The London Anxiety Clinic

Harley Street and Wimpole Street

0203 752 4258

  07909 710 002

Join us on LinkedInJoin us on Google +

Acute Stress Disorder can occur when anxiety and dissociative symptoms develop rapidly as a reaction to traumatic event, or an event that was perceived as extremely stressful. It is diagnosed when:

  • The person experienced, witnessed, or was confronted with (e.g., can include learning of) an event or events that involved actual or threatened death or serious injury, or a threat to the physical integrity of self or other.
  • Though not required, the persons response is likely to involve intense fear, helplessness, or horror.

Either while experiencing or after experiencing the distressing event, the individual has 3 or more of the following dissociative symptoms:

  • A subjective sense of numbing, detachment, or absence of emotional responsiveness.
  • A reduction in awareness of his or her surroundings (e.g.," being is a daze")
  • De realisation (where the external world feels a bit un-real and distant)
  • Dissociative amnesia (i.e., inability to recall an important aspect of trauma)

The disturbance of an acute stress disorder must last for a minimum of 3 days and a maximum of 4 weeks, and must occur within 4 weeks of the traumatic event.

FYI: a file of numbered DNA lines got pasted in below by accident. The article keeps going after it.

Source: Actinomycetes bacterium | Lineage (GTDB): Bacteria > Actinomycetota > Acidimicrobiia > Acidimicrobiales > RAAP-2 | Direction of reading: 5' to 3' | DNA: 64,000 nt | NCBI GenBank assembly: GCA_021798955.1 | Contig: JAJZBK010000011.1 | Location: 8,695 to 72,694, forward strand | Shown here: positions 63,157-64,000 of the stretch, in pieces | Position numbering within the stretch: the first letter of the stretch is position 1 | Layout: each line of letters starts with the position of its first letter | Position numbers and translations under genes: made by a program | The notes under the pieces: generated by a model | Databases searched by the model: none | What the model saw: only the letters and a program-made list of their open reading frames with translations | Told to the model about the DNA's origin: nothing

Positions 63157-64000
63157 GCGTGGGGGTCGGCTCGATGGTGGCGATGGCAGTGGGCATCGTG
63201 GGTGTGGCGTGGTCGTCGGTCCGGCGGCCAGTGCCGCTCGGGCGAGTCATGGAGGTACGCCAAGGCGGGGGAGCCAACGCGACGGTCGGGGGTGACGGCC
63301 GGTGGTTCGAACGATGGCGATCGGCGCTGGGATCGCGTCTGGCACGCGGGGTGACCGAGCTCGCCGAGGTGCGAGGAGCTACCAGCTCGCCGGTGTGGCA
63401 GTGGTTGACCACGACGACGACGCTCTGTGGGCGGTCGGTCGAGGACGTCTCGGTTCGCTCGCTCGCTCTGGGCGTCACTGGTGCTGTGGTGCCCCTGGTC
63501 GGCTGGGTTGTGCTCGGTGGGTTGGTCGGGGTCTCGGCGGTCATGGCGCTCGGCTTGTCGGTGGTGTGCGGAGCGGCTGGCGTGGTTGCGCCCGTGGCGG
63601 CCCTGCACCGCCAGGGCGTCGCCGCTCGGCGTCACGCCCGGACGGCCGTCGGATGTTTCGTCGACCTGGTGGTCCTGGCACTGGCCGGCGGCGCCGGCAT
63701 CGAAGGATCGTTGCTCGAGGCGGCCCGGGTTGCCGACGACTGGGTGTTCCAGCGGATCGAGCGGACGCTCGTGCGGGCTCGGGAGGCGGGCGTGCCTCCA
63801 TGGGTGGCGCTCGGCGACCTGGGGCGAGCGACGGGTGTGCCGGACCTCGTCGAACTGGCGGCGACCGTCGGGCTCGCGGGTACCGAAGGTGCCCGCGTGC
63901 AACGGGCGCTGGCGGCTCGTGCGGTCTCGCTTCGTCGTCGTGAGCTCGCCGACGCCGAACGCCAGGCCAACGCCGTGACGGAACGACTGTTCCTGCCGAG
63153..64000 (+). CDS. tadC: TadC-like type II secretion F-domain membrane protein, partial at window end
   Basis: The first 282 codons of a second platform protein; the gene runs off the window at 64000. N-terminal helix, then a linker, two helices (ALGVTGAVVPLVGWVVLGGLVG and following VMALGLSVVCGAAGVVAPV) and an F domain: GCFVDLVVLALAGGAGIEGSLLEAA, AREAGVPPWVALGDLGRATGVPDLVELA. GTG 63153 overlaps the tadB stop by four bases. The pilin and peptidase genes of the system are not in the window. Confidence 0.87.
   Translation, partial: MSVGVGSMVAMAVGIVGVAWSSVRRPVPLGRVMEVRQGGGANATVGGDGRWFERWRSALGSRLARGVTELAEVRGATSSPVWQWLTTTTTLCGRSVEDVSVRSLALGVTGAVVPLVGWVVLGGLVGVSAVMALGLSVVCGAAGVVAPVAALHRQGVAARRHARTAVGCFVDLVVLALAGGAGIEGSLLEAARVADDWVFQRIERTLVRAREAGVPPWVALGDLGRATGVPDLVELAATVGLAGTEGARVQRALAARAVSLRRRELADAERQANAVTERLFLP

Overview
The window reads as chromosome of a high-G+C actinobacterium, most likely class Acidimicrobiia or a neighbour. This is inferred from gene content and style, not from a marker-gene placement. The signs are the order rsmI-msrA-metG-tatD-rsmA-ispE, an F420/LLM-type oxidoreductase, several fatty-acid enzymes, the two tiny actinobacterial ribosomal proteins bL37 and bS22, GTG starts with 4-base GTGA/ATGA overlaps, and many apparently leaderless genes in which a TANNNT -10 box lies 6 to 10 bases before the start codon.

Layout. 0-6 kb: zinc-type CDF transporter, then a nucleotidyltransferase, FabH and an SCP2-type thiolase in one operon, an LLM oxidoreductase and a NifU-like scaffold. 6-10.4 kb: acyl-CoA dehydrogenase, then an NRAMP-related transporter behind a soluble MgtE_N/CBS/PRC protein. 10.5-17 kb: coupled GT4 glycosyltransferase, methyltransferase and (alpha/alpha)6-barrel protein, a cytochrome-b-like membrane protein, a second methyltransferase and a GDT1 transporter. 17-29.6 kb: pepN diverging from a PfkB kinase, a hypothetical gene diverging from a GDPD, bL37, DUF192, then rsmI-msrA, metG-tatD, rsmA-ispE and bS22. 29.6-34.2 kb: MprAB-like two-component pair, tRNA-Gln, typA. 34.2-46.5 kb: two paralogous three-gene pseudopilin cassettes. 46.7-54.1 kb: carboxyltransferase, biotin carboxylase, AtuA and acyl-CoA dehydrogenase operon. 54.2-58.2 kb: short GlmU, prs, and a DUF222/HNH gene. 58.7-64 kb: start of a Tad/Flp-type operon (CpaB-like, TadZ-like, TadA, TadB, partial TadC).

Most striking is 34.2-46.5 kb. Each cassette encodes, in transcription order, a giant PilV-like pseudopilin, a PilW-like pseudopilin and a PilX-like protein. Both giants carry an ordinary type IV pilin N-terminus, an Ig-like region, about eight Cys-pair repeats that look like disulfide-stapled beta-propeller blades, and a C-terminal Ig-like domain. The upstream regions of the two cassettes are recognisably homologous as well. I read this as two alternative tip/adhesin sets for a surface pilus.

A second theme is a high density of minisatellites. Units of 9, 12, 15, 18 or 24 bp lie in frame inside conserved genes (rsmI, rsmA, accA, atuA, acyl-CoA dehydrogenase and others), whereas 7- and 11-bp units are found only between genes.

Post-traumatic stress disorder is an anxiety disorder that can occur immediately after someone has experienced a terrifying experience or months and years after the event. It is normal to experience confusion and distress after a traumatic event and sometimes the symptoms pass on their own. It is when symptoms persist that they can become troublesome.

The type of events that can cause PTSD include:

  • Serious road accidents
  • Violent personal assaults, such as sexual assault, mugging or robbery
  • Prolonged sexual abuse, violence or severe neglect
  • Witnessing violent deaths
  • Military combat
  • Being held hostage
  • Terrorist attacks
  • Natural disasters, such as severe floods, earthquakes or tsunamis

PTSD can also be experienced as a reliving of the events, including flashbacks, nightmares, feelings of guilt, isolation and outbursts of anger and irritability. For more information and references please refer to: